The late Nigerian photographer J.D. 'Okhai Ojeikere photographed over one thousand different Nigerian hairstyles over the course of his career. African hair-braiding methods date back thousands of years and Nigerian hair culture is a rich and often extensive process beginning in childhood.
The methods and variations are influenced by social and cultural patterns, historical events and globalisation. Hairdos range from being purely decorative to conveying deeper, more symbolic understandings, revealing social status, age and tribal or family traditions.
While Ojeikere’s work was documentary in style, Nigeria-based photographer Medina Dugger pays homage to his work with her own contemporary approach. Her ongoing photo series, Chroma: An Ode to J.D. 'Okhai Ojeikere, injects colour and vibrancy into the work, celebrating the art of current Nigerian hair culture.
Dugger subsequently collaborated with French multidisciplinary artist Francois Beaurain to create Chromatin, the animated variation of Dugger’s Chroma photo project. Together they recreated the works in the bitmap image format GIF – or graphics interachange format.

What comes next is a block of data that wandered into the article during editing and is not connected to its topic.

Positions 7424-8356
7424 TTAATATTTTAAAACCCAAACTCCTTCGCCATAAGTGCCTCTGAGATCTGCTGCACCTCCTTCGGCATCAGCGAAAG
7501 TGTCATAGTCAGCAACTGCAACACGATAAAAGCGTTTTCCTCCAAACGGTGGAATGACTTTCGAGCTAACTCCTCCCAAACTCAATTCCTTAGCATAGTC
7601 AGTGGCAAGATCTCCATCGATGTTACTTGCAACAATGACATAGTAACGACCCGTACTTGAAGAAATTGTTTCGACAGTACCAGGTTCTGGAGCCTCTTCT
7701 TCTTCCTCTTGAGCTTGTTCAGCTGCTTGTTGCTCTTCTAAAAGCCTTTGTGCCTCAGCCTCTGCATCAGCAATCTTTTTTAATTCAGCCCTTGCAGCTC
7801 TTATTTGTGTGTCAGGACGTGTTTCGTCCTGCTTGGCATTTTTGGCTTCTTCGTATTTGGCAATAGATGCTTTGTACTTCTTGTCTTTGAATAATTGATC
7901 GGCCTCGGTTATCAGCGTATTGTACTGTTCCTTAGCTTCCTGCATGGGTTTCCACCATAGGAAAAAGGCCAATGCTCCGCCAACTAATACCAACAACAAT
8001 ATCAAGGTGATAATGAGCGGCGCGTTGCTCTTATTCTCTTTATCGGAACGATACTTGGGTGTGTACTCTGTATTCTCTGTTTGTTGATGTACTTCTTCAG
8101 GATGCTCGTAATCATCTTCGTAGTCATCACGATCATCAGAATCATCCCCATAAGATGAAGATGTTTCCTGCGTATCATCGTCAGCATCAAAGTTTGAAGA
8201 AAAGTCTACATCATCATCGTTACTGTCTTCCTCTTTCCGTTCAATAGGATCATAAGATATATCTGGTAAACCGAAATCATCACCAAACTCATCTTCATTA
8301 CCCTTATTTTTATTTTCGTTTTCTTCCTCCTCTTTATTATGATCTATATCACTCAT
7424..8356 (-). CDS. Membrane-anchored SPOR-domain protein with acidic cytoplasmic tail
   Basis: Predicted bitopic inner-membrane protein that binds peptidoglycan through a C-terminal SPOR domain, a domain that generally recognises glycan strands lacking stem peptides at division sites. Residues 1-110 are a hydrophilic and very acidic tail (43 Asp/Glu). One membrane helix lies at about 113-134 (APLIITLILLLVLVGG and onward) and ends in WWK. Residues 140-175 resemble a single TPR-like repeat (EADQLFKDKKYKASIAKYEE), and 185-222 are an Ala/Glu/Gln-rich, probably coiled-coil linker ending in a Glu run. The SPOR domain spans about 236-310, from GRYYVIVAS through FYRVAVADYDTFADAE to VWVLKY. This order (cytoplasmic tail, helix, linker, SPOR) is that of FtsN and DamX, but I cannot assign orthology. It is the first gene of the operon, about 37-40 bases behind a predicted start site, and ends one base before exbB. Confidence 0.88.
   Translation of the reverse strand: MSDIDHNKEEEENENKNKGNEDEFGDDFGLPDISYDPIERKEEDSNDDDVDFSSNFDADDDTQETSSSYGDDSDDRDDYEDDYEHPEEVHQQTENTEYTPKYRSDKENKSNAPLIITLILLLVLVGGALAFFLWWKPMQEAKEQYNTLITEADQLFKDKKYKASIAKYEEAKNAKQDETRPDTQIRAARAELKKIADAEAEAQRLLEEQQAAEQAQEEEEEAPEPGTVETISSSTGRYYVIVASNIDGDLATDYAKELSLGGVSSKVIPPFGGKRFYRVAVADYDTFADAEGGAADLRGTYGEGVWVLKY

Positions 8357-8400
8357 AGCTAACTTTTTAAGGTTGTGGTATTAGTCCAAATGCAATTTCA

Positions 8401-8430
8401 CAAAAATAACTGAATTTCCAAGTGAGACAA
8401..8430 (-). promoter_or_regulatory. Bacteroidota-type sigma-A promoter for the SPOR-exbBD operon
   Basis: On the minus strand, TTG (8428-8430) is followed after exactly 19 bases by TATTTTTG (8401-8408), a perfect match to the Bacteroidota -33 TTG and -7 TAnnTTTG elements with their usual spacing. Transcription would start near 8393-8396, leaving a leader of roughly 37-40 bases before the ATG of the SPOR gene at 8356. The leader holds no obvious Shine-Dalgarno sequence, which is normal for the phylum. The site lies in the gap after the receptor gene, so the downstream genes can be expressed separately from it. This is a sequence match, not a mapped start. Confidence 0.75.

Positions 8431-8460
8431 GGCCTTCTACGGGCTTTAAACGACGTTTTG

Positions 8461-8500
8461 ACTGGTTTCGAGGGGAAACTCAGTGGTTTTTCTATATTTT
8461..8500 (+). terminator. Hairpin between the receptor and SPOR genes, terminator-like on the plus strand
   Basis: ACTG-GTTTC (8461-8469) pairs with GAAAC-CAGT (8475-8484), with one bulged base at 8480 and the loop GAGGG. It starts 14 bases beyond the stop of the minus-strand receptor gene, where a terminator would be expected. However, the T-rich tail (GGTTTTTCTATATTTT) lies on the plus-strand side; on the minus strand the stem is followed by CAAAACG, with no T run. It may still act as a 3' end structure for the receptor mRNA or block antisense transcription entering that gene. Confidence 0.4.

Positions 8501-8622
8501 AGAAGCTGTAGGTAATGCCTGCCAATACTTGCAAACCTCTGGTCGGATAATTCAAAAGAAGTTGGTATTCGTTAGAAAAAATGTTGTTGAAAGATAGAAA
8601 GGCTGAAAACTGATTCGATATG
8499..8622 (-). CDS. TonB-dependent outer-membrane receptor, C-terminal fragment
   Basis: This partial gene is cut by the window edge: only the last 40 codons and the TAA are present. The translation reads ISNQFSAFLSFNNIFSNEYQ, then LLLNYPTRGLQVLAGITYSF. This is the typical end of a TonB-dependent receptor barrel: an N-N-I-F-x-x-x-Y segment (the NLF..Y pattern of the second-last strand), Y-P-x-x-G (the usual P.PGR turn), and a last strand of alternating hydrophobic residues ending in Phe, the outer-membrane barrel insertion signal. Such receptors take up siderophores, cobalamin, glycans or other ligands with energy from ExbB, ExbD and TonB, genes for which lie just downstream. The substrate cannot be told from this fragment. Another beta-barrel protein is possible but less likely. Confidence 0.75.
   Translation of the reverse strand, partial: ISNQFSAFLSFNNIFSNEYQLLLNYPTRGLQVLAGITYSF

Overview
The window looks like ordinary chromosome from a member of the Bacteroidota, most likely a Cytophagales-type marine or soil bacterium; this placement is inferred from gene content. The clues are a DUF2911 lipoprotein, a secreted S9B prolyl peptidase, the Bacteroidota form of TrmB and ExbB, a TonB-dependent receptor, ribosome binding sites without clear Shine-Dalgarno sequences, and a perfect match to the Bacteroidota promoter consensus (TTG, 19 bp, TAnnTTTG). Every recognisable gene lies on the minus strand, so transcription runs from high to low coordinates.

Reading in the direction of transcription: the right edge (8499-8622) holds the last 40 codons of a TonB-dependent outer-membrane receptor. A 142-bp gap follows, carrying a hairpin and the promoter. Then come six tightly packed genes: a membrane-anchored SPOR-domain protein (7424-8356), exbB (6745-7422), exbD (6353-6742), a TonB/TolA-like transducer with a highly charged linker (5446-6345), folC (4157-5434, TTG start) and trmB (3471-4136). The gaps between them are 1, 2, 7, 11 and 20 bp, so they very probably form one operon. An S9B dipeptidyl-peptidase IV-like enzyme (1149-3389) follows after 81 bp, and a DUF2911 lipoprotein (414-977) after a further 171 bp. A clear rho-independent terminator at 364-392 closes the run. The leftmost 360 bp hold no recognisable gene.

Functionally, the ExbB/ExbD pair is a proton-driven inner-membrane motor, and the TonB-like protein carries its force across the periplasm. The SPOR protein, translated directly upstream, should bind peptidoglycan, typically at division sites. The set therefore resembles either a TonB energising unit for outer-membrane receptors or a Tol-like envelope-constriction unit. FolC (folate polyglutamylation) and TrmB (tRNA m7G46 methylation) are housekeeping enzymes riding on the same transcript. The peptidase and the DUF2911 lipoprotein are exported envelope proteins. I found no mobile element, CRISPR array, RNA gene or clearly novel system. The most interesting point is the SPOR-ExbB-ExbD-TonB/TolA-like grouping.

According to the GIF creator, Chromatin explores the relationship between design and colours in contemporary braiding methods, underlying the importance of geometric and fractal patterns in African culture.
The animated GIF, which was more recently popularised through widespread use on the Web – is an appropriately contemporary creative medium for the series.